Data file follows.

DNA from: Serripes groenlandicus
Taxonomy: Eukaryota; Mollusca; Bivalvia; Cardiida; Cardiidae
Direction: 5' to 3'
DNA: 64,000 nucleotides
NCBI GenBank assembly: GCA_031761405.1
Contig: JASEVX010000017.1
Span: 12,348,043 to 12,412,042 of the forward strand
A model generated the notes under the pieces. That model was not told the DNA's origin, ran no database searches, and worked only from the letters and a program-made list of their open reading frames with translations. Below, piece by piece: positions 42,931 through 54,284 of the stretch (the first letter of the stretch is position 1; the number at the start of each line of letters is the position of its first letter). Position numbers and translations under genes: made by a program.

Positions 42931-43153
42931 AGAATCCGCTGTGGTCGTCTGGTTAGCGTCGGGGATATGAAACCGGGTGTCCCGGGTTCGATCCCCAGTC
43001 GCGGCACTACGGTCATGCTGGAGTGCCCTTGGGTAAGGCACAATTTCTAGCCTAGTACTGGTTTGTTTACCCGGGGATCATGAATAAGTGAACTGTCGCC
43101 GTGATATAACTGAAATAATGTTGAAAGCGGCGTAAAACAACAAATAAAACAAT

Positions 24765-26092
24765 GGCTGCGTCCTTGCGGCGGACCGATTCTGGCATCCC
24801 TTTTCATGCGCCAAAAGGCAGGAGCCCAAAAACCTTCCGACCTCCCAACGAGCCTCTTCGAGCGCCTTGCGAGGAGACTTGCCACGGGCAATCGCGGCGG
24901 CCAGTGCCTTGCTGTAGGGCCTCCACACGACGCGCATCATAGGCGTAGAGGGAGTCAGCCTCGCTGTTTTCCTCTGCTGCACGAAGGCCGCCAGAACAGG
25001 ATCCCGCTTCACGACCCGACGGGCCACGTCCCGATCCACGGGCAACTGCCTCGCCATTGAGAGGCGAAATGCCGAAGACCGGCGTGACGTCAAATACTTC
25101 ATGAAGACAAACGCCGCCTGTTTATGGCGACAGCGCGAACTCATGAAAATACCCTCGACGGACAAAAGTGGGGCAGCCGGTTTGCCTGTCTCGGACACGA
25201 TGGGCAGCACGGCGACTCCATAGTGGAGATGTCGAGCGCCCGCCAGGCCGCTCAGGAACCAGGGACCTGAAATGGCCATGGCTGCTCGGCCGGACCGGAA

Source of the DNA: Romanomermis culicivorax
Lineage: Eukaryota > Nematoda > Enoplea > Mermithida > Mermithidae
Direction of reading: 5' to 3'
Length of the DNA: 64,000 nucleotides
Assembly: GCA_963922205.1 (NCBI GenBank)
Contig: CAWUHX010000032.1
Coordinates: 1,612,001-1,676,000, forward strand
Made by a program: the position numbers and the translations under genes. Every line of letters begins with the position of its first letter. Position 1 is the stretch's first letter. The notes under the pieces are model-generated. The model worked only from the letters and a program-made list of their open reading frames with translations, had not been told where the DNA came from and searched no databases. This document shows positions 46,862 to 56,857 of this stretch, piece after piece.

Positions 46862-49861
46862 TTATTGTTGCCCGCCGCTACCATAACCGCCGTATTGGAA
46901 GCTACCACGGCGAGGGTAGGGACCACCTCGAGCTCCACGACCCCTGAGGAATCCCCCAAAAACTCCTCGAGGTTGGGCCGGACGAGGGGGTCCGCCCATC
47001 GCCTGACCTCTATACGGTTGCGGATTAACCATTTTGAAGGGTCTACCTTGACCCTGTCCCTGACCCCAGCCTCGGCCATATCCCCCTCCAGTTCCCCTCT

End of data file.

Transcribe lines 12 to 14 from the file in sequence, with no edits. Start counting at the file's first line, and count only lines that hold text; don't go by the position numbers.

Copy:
43101 GTGATATAACTGAAATAATGTTGAAAGCGGCGTAAAACAACAAATAAAACAAT

Positions 24765-26092
24765 GGCTGCGTCCTTGCGGCGGACCGATTCTGGCATCCC